True Stories by Inga Clendinnen

Inga Clendinnen’s True Stories assembles her 1999 Boyer essays, revised in 2008 after the fall of the Howard Government. She personifies what Howard would have described as ‘black armband history’.

Looking back over the settlement of Victoria, she follows Chief Protector George Augustus Robinson, sent to curb the violence of the squatocracy, in the 1840s. He didn’t have much luck. Going through his records, Clendinnen writes:

[Robinson] follows a trail of black complaints to the farm of a man called Francis. Francis blandly admits to having shot five blacks down by the river – they attacked him, he says, so he shot them, and later shot another black he saw running from his sheepfold close by the homestead. Robinson finds the man’s skull still lying where the body had fallen. He discovers that Francis has forbidden his black workers to touch the corpse. They have had to watch it as it withered, as dogs worried at it and dragged most of it away until only the skull is left.

The Aboriginal population around Port Phillip Bay declined by 85% in the first 25 years after contact. It’s hard to see how you’d document this as anything other than ‘Black Armband’ material. Yet Clendinnen rejects the term:

We need history: not Black Armband history, and not triumphalist white-out history either, but good history, true stories of the making of this present land, none of them simple, some of them painful, all of them part of our own individual histories.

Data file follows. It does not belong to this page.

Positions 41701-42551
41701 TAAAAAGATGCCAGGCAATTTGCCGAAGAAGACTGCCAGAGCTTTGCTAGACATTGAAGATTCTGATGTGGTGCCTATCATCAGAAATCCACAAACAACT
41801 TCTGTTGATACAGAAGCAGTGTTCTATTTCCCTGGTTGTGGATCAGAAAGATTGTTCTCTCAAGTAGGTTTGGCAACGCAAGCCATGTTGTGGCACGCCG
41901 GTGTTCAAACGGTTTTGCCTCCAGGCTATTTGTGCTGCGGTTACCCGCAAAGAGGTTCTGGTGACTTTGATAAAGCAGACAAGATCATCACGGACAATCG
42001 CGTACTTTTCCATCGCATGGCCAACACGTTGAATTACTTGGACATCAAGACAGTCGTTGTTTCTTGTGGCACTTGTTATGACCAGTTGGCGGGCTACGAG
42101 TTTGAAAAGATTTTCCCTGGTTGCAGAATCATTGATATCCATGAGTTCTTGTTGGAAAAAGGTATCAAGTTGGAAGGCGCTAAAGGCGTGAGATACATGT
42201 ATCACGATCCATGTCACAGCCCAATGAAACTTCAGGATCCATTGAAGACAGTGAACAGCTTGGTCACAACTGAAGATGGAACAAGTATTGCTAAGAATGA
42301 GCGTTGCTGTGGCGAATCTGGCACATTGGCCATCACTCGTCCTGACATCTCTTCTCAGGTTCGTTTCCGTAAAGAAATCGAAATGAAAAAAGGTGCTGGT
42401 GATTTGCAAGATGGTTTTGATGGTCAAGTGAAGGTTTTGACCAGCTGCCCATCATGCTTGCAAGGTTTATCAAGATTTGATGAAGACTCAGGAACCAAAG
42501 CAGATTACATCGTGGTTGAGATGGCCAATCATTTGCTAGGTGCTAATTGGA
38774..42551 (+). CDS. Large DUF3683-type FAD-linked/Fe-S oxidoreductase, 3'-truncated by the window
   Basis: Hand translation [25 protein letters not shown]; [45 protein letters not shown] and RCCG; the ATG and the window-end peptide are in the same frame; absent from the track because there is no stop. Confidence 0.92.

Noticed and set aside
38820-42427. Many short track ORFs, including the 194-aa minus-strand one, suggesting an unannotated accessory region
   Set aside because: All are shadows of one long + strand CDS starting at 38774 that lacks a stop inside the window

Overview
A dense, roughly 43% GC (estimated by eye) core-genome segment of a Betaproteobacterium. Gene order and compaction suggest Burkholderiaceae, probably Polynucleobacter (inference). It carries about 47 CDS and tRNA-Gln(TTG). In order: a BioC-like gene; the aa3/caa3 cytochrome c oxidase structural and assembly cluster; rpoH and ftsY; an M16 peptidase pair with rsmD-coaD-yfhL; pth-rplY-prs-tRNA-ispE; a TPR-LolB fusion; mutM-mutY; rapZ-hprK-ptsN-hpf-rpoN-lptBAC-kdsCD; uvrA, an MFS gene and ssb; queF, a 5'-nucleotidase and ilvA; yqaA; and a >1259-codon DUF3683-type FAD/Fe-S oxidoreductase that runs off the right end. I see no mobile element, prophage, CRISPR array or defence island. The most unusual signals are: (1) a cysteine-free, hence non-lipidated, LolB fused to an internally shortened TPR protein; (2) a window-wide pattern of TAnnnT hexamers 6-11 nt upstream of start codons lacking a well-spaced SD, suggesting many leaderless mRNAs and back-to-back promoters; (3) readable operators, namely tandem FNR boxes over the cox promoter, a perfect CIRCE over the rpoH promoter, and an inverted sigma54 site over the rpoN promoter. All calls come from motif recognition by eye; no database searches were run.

Unfortunately, what jumps out from Clendinnen’s writing is the sense that things have moved backward over the past decade. I read this just after Abbott made his ‘lifestyle’ comments, which makes it perhaps a little harder to believe ‘true stories’ hold much weight. To that end, this is sort of an interesting time capsule as much as a set of essays; a reflection of a more optimistic era, albeit only a few years back.

Would My Mother Like This Book: In theory, yes. In practice, it’ s a bit grim. But she would read a couple of the essays and we would have a chat about it.

Fair Play by Tove Jansson

Tove_Jansson_1956Tove Jansson is best known for her children’s books on the Moomin trolls, but Sort of Books has just translated and published a bunch of her non-children’s books. They’re all great, but Fair Play has the added benefit of being the first book I’ve read this year I think my mother would actually like.

More than a children’s book author, Jansson is something of a bohemian icon; supposedly the original sketches for the Moomin family came from a derogatory sketch she drew of Immanuel Kant. There’s a documentary on her here:

I’ve read three books by Jansson in the past few months. I’ve been told they read like Banana Yoshimoto or Haruki Murakami; sparse in that Raymond Carver way, with a similar tendency towards narratives that work around the point, rather than towards it. That’s true, but Jansson is much more elegant and unique.

Fair Play is a series of vignettes based on Jansson and her partner, the Finnish designer and academic Tuulikki Pietilä. Jansson tends to write entirely pleasant short stories, of a length and tone perfect for someone who gets distracted every fifteen minutes or so by their dog, their garden or the need for a quick nap. This is true of all her work, but Fair Play has the added distinction of being about old women having adventures by the beach, as this picture shows: Tove JanssonFor this reason, I think it’s a safe bet my mother would like it.


Would my Mother enjoy this book?: